“It looks likely that some kind of automated mechanism for identifying copyrighted materials will be adopted by many, if not all, of the major video sites,” EFF staff attorney Fred von Lohmann told Corpus Juris. He said that while YouTube may be taking its time in implementing such a thing, a content filtering system is coming “irrespective of the outcome of the Viacom vs. YouTube lawsuit.”
Video sites have a strong incentive to make content providers happy in order to license content from them in the future, and YouTube is no exception. “The key issue will be implementing these tools in a way that leaves the door open for legitimate, transformative uses of copyrighted materials,” von Lohmann said. “That’s the ball that EFF has its eye on.”
But the outcomes of the lawsuits could have a real impact. “As for the Tur case, because it was filed first, it will likely result in a published court ruling before the Viacom suit does. That ruling, in turn, will serve as a precedent that may be persuasive to the judge in the Viacom case. So it’s an important case to watch,” added von Lohmann. “At the same time, most legal observers believe that Tur is going to lose, since he has both a weak legal argument and is vastly outgunned by Google’s legal team.”
That would mean that if any case has some real likelihood to affect the legal landscape of the Internet, it would be Viacom’s. Why the Internet and not just YouTube? The DMCA’s Safe Harbor provisions aren’t just important to video sharing sites; they’re important to almost every sector of Internet-based business. “Nearly every major Internet company depends on the very same legal foundation that YouTube is built on,” said von Lohmann.
“A legal defeat for YouTube could result in fundamental changes to its business, potentially even making it commercially impossible to embrace user-generated content without first ‘clearing’ every video. In other words, a decisive victory for Viacom could potentially turn the Internet into TV, a place where nothing gets on the air until a cadre of lawyers signs off,” he said. “More importantly, a victory for Viacom could potentially have enormous implications for Yahoo, eBay, Amazon, MySpace, and many other Internet companies, because they all rely on the same DMCA Safe Harbors to protect many facets of their businesses, as well. The stakes are high all around.”
Not every entity that takes issue with YouTube goes all the way with a lawsuit. Late last year NBC raised a stink about a particular clip uploaded to YouTube from Saturday Night Live. That clip contained a rap song about The Chronicles of Narnia; the clip became an instant hit and was even credited by the New York Times with driving a whole new generation of viewers to the show.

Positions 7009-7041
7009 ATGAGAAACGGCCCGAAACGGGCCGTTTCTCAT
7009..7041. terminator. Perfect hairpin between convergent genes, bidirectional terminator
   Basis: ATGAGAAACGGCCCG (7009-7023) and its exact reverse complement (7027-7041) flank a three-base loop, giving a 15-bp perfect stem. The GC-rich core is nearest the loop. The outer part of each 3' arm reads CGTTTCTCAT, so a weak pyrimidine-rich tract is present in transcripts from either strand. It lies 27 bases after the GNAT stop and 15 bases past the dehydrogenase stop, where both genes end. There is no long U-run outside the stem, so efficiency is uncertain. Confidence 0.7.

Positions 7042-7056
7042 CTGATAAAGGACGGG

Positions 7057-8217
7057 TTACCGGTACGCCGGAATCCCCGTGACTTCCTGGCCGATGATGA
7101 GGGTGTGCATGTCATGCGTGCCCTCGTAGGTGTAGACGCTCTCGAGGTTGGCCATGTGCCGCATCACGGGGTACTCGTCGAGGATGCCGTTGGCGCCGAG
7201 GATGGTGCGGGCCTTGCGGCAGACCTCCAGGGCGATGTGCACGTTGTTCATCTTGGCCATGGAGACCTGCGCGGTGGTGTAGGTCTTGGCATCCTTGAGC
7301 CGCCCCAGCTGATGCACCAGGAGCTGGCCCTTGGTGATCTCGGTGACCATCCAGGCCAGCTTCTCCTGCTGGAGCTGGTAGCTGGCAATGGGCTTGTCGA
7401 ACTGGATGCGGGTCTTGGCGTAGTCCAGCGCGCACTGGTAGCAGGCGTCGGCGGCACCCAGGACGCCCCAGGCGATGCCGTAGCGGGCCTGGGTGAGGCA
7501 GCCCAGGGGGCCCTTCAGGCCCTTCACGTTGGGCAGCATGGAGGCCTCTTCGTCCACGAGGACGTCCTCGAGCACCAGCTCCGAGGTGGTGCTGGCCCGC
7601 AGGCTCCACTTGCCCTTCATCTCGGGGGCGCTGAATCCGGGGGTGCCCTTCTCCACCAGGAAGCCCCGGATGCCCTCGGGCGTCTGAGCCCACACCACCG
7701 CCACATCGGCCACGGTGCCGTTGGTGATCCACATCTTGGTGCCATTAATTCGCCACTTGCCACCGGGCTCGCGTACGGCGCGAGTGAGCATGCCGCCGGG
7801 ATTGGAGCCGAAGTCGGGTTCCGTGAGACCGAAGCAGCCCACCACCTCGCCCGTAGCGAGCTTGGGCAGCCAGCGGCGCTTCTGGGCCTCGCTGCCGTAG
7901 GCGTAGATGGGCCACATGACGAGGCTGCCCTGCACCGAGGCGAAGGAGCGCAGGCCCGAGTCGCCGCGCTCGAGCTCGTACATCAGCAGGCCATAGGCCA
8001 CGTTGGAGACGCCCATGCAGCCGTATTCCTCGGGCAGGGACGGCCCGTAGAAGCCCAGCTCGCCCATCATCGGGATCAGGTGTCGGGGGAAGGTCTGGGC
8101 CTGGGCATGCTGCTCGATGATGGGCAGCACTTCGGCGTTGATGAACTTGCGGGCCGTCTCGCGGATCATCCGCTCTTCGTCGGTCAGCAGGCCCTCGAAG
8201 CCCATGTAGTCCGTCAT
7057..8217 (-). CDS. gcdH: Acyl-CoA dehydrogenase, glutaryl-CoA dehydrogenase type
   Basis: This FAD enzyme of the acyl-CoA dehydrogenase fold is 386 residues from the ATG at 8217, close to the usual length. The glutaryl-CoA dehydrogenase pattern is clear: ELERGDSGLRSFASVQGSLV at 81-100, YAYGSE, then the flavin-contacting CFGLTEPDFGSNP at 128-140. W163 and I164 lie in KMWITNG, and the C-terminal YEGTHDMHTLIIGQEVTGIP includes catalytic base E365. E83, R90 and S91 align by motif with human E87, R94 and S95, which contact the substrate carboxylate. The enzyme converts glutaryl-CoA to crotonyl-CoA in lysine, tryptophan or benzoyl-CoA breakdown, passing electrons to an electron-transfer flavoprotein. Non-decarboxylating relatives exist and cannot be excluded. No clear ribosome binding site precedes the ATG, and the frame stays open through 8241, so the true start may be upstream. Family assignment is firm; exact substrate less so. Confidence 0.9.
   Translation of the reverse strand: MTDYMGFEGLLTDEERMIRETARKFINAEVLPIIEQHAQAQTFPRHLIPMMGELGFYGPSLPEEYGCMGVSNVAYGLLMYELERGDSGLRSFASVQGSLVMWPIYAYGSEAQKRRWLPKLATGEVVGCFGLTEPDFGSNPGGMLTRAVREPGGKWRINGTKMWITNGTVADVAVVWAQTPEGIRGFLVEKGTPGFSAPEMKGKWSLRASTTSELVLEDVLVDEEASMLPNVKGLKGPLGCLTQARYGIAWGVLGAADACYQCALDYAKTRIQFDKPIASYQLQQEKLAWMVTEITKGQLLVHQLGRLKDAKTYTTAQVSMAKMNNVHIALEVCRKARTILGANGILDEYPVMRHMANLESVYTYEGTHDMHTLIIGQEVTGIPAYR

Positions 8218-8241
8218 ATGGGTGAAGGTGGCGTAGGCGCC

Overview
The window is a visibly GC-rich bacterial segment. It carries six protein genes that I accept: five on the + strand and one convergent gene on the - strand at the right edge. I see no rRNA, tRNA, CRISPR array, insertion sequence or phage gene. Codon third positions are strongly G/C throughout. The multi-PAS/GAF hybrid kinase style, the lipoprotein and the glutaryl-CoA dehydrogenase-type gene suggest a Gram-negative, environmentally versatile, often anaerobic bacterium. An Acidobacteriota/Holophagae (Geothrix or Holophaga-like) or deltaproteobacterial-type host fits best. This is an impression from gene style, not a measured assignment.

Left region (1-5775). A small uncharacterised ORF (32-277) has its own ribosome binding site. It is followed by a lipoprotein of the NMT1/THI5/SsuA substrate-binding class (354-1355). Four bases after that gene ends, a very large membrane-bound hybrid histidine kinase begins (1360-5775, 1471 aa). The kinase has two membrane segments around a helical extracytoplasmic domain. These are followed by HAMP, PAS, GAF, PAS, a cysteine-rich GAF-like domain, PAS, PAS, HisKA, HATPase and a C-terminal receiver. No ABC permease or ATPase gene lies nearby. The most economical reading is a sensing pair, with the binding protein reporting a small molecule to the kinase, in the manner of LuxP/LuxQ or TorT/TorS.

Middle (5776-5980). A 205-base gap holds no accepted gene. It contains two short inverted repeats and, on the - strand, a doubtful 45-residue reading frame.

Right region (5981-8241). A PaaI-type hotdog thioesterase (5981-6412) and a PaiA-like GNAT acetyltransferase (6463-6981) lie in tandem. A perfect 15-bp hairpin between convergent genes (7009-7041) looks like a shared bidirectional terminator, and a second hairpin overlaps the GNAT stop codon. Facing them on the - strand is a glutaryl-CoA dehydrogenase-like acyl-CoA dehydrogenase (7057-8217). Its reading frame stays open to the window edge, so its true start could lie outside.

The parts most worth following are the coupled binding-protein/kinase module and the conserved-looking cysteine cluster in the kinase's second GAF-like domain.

NBC, however, decided that YouTube shouldn’t be able to capitalize on its work and demanded that the video be taken down after offering it for free via its own web site and for $1.99 through the iTunes Store. NBC ended up striking a deal with YouTube months later, using the service to upload promotional videos for Saturday Night Live and the Tonight Show with Jay Leno.
NBC’s example shows that having content placed online—even if not immediately monetizable through a site like YouTube—can ultimately benefit a network. The popularity of YouTube combined with a funny clip owned by NBC made the Chronicles of Narnia rap an instant hit among a demographic that doesn’t typically watch SNL. It ended up driving sales of the clip elsewhere as well as renewing interest in an otherwise-dying show.
Then there was the brief spat between the (official) Star Wars enterprise and YouTube. Star Wars’ people were dismayed by the fact that some StarWars.com content had made its way onto YouTube and requested that it be removed. YouTube responded by removing all Star Wars-related content, including that created by fans and parodies. George Lucas and gang eventually decided that they were okay with the third-party stuff being on YouTube, and so it eventually came back, but the company made it clear that its material was to stay off of YouTube.